Egyptian authorities turned off nearly all digital communication channels early Friday morning, preventing access to the Internet. Yet, despite the government’s best efforts to silence its critics, a small group of Web users are getting through.
On Friday, at approximately 12:20am local time in Cairo, almost all digital communications in and out of Egypt came to a sudden stop. In what appears to be a coordinated effort to contain the surging anti-government movement, Egyptian officials have apparently closed the country’s Internet service providers (ISPs) and telecom operators to block most voice calls and access to the Internet.
Across the Internet, people are reacting with outrage over the unprecedented move to turn off the Web and block phone calls. Just minutes after Egypt’s data lines went dark, the popular short messaging service Twitter erupted with thousands of users who posted updates and their collective anger over the government’s decision to silence the Web.
There are reports on Twitter that some Egyptian Internet users are circumventing the government’s shut-down by accessing the Internet either by satellite, a foreign SIM card, or in some cases, via Noor [link], the only ISP the government seemingly permitted to remain operational. In those limited instances, Egyptian Twitter users are relying on what are known as ‘proxy’ servers that reside outside of the country to post their updates on Twitter and other social networking sites.
This is the same technique employed during the crackdown in Tunisia, the 2009 Iranian “Green Revolution” and regularly in China to circumvent the “Great Firewall.” Instead of typing a standard Web address such as www.twitter.com, the user instead enters the numbers 18.104.22.168 in the browser’s address bar. This numerical Web address accesses the external proxy server located outside of the country. By using these proxy servers, the user is then able to bypass most of the security controls imposed by the government.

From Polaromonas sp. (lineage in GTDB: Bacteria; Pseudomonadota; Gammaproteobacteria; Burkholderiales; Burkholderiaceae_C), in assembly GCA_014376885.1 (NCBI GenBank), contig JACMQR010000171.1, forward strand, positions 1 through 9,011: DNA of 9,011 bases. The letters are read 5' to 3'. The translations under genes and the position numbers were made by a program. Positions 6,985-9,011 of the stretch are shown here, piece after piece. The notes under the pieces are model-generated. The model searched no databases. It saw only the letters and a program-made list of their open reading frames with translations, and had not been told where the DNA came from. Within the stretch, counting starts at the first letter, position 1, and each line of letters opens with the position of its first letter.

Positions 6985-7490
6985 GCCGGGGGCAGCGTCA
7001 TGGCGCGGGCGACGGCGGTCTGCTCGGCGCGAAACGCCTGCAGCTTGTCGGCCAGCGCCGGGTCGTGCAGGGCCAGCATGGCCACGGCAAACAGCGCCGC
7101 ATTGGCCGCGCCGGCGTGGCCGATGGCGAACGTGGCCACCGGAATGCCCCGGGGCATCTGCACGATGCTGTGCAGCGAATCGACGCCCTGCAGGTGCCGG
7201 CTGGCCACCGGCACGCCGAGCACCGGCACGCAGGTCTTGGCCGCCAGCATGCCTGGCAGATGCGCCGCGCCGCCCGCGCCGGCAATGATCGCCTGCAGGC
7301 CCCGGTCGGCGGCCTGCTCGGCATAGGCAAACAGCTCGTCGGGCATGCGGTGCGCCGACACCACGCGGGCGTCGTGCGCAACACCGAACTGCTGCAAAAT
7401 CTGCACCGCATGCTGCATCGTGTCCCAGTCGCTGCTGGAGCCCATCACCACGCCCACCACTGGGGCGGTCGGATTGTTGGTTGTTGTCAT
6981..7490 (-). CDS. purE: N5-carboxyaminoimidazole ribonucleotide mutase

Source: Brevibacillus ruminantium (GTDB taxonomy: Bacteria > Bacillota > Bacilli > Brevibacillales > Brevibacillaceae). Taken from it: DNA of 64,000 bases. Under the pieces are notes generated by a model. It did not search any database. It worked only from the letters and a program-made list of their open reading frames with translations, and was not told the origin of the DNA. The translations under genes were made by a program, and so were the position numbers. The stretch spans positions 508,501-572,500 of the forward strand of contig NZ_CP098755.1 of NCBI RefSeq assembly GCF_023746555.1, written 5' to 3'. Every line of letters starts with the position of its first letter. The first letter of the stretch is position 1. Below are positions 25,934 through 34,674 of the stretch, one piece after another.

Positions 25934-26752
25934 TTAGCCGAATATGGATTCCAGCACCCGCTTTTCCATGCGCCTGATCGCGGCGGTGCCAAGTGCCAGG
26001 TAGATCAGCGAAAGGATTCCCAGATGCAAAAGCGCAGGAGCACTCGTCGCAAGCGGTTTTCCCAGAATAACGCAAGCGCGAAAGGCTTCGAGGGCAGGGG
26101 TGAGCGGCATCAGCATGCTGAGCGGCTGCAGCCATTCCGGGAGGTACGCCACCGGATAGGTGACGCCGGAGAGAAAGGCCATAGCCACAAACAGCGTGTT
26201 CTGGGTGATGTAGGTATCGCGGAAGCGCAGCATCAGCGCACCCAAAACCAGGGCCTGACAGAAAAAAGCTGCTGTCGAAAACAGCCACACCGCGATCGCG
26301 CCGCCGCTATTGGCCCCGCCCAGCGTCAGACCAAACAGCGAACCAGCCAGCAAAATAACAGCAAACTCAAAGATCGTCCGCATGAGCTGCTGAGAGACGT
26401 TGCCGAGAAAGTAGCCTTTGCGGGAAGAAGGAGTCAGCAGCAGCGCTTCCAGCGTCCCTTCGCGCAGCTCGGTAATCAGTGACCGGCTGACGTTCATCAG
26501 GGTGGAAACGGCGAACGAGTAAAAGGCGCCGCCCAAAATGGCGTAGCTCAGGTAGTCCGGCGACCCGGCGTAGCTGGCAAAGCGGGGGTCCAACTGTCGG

While the vast majority of Egyptian Internet users are now unable to access popular social networking services like Twitter, Facebook and YouTube, millions of other Internet users from around the world are using these sites to relay information from within Egypt about the situation on the ground. Of all the major social networking sites, Twitter is by far the most active.
To follow the latest information on Egypt using Twitter, there are several key search terms, known as ‘hashtags,’ that are currently being used. In particular, Twitter users are using four different ‘hashtags’ in the discussion about Egypt.
It is very important to note that although Twitter is flowing with seemingly constant updates on events in Egypt and elsewhere, the quality of that information can vary widely. Since much of the content posted on Twitter is not vetted, rumors and innuendo are quite common.
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